In my former role as a b-to-b media industry product manager, I developed product packages that utilized audio podcasts for delivering IT-specific content to IT practitioners and IT managers. The conventional wisdom at the time (early on, at least) was, “CIO’s will not download and listen to podcasts”. I wasn’t so sure about that – after all, podcasts made it easier for busy executives to consume content they wanted – when and where they wanted to consume it. So why wouldn’t a busy executive leverage technology to make her day more efficient?
Lo and behold, a CIO speaker at an event I attended was asked about the different content types he leveraged to get his job done. He mentioned that he takes a 30 minute ferry boat ride to and from work each day. While most boat passengers are reading the daily newspaper, this CIO would listen to IT-specific podcasts on each ride – and, he insisted that each downloaded podcast be 30 minutes long (or less), so that he could listen its entirety on the ride.
With virtul events, I’ve heard from event organizers and event sponsors who wonder whether the CIO (and her companions in the C-Suite) will adopt virtual events and virtual tradeshows. I think the answer is “yes”. First, let’s characterize some of the C-Suite occupants:
- CEO – may be too busy to attend virtual events – but, will occasionally make the keynote appearance to kick off a virtual event. Many CEO’s do not use a computer, but most carry PDAs. This means that the path to CEO participation in virtual events may be via the PDA.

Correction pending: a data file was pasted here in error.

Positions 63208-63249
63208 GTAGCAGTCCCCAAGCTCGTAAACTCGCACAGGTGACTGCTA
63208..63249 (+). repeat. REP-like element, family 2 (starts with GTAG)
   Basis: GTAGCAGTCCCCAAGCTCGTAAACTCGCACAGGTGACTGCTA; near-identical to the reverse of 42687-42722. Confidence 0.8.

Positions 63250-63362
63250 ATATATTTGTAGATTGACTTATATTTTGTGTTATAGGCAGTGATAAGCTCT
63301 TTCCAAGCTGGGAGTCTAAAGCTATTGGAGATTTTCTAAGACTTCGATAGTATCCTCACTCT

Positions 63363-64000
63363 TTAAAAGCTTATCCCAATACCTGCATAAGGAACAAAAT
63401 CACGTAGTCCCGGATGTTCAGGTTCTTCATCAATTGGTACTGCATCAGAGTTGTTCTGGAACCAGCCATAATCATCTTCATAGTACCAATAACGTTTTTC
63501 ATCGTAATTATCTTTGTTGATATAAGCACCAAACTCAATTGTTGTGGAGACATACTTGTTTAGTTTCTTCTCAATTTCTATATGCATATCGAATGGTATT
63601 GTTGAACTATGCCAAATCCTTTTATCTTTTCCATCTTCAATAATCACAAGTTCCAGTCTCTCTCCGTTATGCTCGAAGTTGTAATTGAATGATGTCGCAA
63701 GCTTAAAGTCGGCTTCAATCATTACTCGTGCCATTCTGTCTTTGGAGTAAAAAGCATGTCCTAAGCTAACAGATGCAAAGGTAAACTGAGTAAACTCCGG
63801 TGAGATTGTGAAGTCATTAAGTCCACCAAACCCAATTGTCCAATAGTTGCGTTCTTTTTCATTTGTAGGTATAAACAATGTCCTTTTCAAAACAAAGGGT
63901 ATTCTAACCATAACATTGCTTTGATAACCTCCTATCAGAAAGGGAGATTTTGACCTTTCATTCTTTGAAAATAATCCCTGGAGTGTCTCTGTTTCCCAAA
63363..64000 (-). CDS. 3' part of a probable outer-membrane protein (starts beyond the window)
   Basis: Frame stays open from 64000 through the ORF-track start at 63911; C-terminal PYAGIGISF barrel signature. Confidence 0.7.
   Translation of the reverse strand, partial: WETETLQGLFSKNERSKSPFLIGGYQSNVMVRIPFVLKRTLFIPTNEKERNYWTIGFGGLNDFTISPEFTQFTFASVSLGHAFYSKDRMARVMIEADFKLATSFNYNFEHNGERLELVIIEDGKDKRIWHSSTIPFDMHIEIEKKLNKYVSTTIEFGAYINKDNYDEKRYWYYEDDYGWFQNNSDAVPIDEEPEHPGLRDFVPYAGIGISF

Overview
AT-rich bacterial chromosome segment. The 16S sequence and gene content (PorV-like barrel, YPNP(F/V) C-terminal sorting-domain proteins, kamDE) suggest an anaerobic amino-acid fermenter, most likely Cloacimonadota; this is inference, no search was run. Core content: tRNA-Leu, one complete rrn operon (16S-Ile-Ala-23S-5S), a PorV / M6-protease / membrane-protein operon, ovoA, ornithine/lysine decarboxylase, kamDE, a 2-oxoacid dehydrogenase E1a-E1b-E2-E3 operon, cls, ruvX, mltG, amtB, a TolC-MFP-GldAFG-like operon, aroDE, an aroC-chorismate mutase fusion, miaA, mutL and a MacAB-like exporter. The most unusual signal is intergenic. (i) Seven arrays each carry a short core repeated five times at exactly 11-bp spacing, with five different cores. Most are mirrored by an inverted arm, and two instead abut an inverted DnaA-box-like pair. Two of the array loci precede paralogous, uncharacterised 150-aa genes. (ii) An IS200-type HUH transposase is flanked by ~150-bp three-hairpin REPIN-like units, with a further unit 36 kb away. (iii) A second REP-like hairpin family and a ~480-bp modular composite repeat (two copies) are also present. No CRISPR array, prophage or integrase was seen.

- CMO – they see the value of virtual events as a marketing and lead generation vehicle, so one of their key roles today is in funding and approving budget. As for attendance, my feeling is that they’re interested in doing so.
- CIO – like with podcasts, virtual events enable and empower an executive. The CIO can attend a virtual event to peer network with like-minded CIO’s and not miss a day in the office to do so.
- CTO – intimate with technology, the CTO is virtually a slam dunk to participate (pun intended).
- CFO – not so sure about CFO’s, but I will note that IBM Cognos produced a virtual event called Virtual Finance Forum 2009 that targeted finance executives. Cognos produced the same event in 2008 as well.
B-to-B publishers have caught on to the notion that CIO’s will attend virtual events, as past virtual events have specifically targeted the CIO. Two upcoming events are taking a similar approach:
- CIO Virtual Forum: Navigating Through Dynamic Times (May 19, 2009 – CIO.com and Cisco)
- CIO Summit: Driving Business Value and Customer Value in the Global Economy (June 10, 2009 – InformationWeek)
In my experience with technology focused virtual events, I found that of all registrants, 7-9% had senior IT titles (CIO, CTO, VP of Technology, etc.). So an event with 1,000 registrants would have 70-90 of them be CIO’s or CTO’s. Why would the C-Suite attend a virtual event? I think there are a few primary benefits:
- Conveniently network with like-minded peers – one of the draws of attending an event is the ability to network with other attendees. With a virtual event, a busy executive can do so without losing a day outside the office.
- Efficiently connect with partners and customers – an online experience can’t re-create the dyamics of an in-person interaction, but it does allow a busy executive to connect with many more partners and customers than could have occurred in-person.
- Extend your social graph and social presence – some C-Suite execs have enthusiastically adopted Twitter, Facebook and other social networks. Industry-specific virtual events allow the executive to further expand the social graph. And of course, they’ll be tweeting about the event as soon as they login.
What has your experience been – has the C-Suite at your own company attended a virtual event?